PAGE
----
Whose advice has been instrumental to your career, and who gave it?
Over the years, I have received a lot of advice concerning my career. Sometimes some of them have been pointless, others, practically perfect! A few have stayed with me. My mum said to me once: ‘Always remember your beginnings, where you come from, who you are on the inside; keep those memories with you and you won’t stray,’ those words are held close to my heart.
Kate Henshaw said to me the first time I ever met her: ‘keep your head up and work hard, be humble because your attitude will take you farther than just the talent alone. Never give in to pressure, no matter what and you will get there!’. My dear friend and producer, Blessing Egbe, said to me the year I met her: ‘Don’t try to be like anybody else! Be who you are and never pretend because you want to ‘fit in’ with the rest. People will take note because they will see the difference in you and will recognise that, as well as your talent!’. I’ve held these words dearly and I reflect upon them regularly. It’s a great way to pick myself up on a low day
What is the craziest thing a fan has ever done to you?
A particular guy who was a contact on Facebook discovered I live on the street next to his. One day, he waited around and followed me to my house, of course, I didn’t realise he was following me because he stayed well back, but the gate-man saw him and asked why he was lurking about .I heard about this a lot later in the evening of that day, and he began to gush to the gate-man that he was a big fan and he liked me and that he was crazy about me. The gate-man told him he was just plain crazy! I got scared about that a little. I moved a few months later.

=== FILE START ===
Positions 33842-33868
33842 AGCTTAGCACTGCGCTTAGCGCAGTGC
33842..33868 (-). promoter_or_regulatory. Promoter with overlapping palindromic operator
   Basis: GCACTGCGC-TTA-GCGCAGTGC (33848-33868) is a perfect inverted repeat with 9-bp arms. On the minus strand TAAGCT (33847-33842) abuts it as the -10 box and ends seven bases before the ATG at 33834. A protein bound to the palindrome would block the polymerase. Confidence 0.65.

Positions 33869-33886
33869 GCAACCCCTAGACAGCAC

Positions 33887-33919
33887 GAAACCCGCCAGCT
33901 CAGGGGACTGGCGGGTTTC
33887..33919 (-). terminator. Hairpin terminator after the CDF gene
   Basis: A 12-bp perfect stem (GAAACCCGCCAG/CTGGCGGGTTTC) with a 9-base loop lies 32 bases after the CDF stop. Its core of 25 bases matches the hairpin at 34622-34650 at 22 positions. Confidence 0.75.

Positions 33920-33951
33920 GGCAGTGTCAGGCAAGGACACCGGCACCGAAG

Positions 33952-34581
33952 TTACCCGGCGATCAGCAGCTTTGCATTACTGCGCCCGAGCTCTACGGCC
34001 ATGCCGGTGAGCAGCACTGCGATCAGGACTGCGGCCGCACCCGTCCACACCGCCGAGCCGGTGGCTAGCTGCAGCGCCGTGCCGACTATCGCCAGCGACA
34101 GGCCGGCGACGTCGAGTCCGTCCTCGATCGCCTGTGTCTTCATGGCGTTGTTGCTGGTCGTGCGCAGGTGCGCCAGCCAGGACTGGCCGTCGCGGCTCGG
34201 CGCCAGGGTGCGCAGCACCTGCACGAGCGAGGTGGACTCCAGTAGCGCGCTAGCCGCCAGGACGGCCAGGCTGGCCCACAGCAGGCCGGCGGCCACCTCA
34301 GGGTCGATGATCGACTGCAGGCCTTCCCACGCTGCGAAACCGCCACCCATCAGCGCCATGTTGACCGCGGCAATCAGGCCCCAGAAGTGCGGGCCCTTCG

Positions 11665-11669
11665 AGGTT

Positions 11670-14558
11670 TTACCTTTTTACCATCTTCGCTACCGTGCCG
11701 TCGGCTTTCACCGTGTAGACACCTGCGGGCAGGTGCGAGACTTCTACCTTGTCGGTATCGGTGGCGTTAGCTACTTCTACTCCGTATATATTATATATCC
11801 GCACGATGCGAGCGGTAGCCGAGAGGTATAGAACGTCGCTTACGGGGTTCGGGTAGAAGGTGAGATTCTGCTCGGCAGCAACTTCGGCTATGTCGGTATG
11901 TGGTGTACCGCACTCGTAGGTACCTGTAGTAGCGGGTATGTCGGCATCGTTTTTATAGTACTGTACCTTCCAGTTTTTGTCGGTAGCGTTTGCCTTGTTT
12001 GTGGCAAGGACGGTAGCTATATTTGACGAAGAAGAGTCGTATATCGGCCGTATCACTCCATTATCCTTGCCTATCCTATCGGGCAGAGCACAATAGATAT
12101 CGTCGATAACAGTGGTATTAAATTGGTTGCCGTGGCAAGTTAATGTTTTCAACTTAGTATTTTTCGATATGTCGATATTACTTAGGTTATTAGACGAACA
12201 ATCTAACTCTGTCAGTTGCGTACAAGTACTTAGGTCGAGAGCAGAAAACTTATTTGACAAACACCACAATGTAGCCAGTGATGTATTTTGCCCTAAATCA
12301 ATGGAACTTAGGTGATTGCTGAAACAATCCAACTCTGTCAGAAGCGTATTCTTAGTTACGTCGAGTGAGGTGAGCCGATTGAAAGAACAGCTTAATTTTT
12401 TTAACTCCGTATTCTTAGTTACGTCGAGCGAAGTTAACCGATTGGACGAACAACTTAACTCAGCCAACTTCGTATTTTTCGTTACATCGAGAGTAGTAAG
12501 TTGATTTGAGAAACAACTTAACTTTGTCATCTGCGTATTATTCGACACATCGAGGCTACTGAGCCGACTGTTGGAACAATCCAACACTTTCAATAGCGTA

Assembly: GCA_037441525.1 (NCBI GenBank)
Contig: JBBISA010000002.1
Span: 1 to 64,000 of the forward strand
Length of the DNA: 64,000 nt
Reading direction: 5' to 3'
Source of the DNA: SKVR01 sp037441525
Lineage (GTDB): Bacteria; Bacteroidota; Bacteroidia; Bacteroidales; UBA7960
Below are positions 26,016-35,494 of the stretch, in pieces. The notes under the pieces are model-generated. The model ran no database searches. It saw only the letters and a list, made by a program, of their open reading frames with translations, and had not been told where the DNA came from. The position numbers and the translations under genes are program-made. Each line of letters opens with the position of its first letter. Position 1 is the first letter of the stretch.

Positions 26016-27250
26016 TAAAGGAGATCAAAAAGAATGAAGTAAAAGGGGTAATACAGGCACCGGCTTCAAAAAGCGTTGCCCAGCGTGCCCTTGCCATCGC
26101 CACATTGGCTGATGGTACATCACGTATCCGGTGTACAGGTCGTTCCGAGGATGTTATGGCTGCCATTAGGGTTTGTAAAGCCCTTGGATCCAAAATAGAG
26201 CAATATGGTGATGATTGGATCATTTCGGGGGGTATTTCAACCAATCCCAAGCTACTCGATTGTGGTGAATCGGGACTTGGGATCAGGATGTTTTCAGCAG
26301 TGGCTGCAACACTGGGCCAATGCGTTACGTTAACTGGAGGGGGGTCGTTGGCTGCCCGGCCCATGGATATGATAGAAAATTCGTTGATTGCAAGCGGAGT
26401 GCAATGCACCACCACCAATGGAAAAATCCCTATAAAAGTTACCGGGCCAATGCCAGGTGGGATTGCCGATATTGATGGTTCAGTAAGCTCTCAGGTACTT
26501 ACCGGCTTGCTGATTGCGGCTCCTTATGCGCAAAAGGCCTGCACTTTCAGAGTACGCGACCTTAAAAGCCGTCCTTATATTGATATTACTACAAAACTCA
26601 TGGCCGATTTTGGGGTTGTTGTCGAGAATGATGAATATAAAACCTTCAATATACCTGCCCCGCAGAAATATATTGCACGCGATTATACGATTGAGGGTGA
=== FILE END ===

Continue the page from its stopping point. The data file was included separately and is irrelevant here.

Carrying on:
Have you ever been heartbroken?
Yes! I have been heartbroken. Of course I have, I’m a human being. I know there are some people who may claim they’ve never experienced that. I just think that is weird. Seriously though, I think getting hurt helps you grow stronger and more mature emotionally, so that you can handle life and love and relationships better. It could be with the same person; it could be with a new person. Either way, what doesn’t kill you, can only make you stronger! Isn’t that right?
What new projects are you working on in 2014?
This year, I have Lekki Wives, the new season is hitting DVD stands pretty soon! This second season is bigger and better! Lekki Wives just blew up and I’m so happy about all the rave it’s getting. Also, I’m gearing up for the next instalment of Murder at Prime Suites. I also have some straight to DVD films coming out that should be hitting market stands very soon. One of it is titled ‘Ghetto Paradise’, I am actually looking forward to that film being released.
How do you handle negative comments on the social media?
I don’t bother reading them anymore. Few years ago, I used to feel really bad if I read a comment about me that was derogatory and hurtful. Now I don’t give a hoot.